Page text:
More specifically, the number “40” is explicitly used in the Qur’ān, containing a special significance. There is a sense of completion in the use of “40” when Moses is commanded to stay in Mount Sinai: “We appointed thirty nights for Moses, then added ten more: the term set by his Lord was completed in forty nights”. 35 In this verse, the number “40” is a divinely stated duration, such that “40” is directly specified and calculated exactly by God. This symbolism of “40” continues when the children of Israel disobey God’s command and are made to wander the desert for “40” days. 36

            The significance of the number “40” is even explicitly alluded to in certain ḥadīth narrations. In the Musnad of Imām Aḥmad, ‘Abd Allāh ibn ‘Umar predicts that the Anti-Christ will appear in the world and remain for “40”. When asked if this were “40” years, months or days, he replies by saying that he did not know. 37 What is significant in this narration is the number itself as opposed to it providing any factual information. It is not surprising that the number “40” importing some special significance was taken on by religious scholars in general. We see this most clearly in the narration of ḥadīth, where transmitters would seek to group different themes of ḥadīth in groups of “40”. We can see this from the most well-known introductory ḥadīth collection, the al-‘Arba‘ūn (the forty) of al-Nawawī. Although entitled “the forty”, it does not actually contain exactly 40 ḥadīth, but rather 42. However, the significance of the number was not lost on al-Nawawī, hence the use of the number in the title.

            So far, it is clear how the number “40” is imbued with a sense of symbolism, most notably to demonstrate magnitude. Yet, how does this number’s symbolism relate to the ages of individuals? Was the age of 40 understood as representing something deeper? We would be inclined to argue so, that 40 was understood as the age that represented the peak of one’s maturity and strength. Take, for example, Q. 46:15:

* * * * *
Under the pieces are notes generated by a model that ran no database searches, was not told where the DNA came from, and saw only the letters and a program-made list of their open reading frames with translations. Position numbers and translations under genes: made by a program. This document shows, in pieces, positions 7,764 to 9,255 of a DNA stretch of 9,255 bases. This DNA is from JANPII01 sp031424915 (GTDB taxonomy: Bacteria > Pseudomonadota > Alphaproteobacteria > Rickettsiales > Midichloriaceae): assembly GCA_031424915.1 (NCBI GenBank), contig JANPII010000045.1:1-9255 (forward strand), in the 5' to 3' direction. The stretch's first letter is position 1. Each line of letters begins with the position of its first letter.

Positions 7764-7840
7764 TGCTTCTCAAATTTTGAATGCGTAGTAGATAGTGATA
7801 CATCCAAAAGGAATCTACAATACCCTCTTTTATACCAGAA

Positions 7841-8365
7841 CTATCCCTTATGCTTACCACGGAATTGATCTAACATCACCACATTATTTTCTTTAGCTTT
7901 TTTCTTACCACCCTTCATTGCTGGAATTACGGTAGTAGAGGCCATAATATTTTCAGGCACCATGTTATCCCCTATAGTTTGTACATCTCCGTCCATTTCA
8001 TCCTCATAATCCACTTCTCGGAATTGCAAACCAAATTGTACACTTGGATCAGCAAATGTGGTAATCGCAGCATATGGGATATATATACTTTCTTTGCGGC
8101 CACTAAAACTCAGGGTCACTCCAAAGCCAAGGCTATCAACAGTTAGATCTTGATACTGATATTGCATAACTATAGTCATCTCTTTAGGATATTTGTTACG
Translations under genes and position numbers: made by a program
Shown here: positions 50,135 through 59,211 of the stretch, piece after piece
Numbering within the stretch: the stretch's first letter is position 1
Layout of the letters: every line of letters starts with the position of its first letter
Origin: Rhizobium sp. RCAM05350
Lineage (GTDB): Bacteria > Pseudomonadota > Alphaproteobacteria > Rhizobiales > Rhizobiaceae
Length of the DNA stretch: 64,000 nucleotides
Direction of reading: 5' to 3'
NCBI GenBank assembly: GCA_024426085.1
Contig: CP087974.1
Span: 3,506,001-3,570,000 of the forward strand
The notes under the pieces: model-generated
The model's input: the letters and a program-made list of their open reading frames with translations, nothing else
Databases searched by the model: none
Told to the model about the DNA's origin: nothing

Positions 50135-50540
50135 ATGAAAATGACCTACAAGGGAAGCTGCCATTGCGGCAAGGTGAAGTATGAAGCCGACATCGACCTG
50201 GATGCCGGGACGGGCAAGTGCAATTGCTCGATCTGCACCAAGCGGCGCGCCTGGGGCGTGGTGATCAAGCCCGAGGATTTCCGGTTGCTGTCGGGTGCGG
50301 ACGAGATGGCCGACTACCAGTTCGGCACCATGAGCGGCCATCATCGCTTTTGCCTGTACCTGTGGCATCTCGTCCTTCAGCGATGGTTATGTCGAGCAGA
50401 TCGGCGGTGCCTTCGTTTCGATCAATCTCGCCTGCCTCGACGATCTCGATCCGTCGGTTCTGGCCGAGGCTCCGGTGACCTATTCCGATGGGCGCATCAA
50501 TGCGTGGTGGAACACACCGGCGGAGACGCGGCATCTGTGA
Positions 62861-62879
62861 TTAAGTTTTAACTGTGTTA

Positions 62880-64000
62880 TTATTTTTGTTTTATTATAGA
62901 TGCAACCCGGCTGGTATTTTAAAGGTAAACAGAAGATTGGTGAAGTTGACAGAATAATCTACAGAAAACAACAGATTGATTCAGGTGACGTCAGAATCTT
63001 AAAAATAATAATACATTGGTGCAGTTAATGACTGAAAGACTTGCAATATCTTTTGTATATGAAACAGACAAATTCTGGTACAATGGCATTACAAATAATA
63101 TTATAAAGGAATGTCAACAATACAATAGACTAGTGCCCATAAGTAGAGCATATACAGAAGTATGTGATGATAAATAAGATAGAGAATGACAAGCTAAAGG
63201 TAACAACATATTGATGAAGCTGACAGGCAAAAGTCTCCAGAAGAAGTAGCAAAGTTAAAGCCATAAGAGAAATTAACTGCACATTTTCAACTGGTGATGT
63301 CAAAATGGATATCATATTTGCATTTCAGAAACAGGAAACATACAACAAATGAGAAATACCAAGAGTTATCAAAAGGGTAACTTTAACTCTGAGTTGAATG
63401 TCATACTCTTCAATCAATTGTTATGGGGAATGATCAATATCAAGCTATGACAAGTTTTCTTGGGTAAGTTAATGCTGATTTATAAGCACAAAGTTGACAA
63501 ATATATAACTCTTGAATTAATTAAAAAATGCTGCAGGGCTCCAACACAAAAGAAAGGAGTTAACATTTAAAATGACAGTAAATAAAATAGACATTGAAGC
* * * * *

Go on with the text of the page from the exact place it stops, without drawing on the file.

We have commanded people to honour their parents. Their mothers bore them in hardship and delivered them in hardship. Their period of bearing and weaning is thirty months. In time, when the child reaches their prime at the age of 40 (hattā idha balagha ashuddahu wa balagha ‘arba‘īna sana), they pray, “My Lord! Inspire me to always be thankful for Your favours which You blessed me and my parents with, and to do good deeds that please You. And instil righteousness in my offspring. I truly repent to You, and I truly submit to Your Will”. 38

            This passage details the lifecycle of human beings and the duties to one’s parents. What is significant is that the verses underscore “40” as an age at which one reaches the peak of one’s maturity and strength. Here, human beings are no longer in a state of dependency like in their childhood, as contrasted with the earlier part of the verse, but rather physically and mentally prepared to return the obligation of care back to one’s parents. At this age, the Qur’ān states that one has reached their prime (ḥattā idha balagha ashuddahu). Having reached one’s prime, one is now able to fully show gratitude for the favours of God and one’s parents and engage in good deeds. By looking at another verse, it is possible to see the Qur’ān as viewing human beings as moving into a state of decline, deteriorating from strength to weakness: “it is God who creates you weak, then gives you strength, then weakness after strength …” 39

            Therefore, it is not surprising that “40”, representing the peak of one’s life, was adopted and emphasised by exegetes in their explanation of this verse. Fakhr al-Dīn al-Rāzī and Ibn Kathīr, for example, both state that “40” is the age in which one has fully acquired intellectual and spiritual maturity, and one is fully able to focus on the worship and obedience to God. Al-Rāzī further adds that it is for this reason that prophethood is given to all the prophets at this age. 40

            There are further examples of this notion of “40” being the peak of one’s age in relation to the timeframe of the Prophet’s life prior to the migration. For instance, al-Jāhiẓ mentions in his Rasā’il that no one was allowed to enter Dār al-Nadwa (the place when the Quraysh would gather to make important decisions), unless they had reached the age of 40. 41 Al-Madā’inī reports that the turbans that tribal leaders wore during the time of the Prophet were restricted to mature adults, and this was restricted to those who were over the age of 40. 42 These kinds of reports about the Prophet’s time may have been reported later, much like the early Arabic historical works under discussion, and hence historically inaccurate. Yet, crucially, they indicate the ideas circulating around this time concerning the symbolism of the number “40” and what it represents.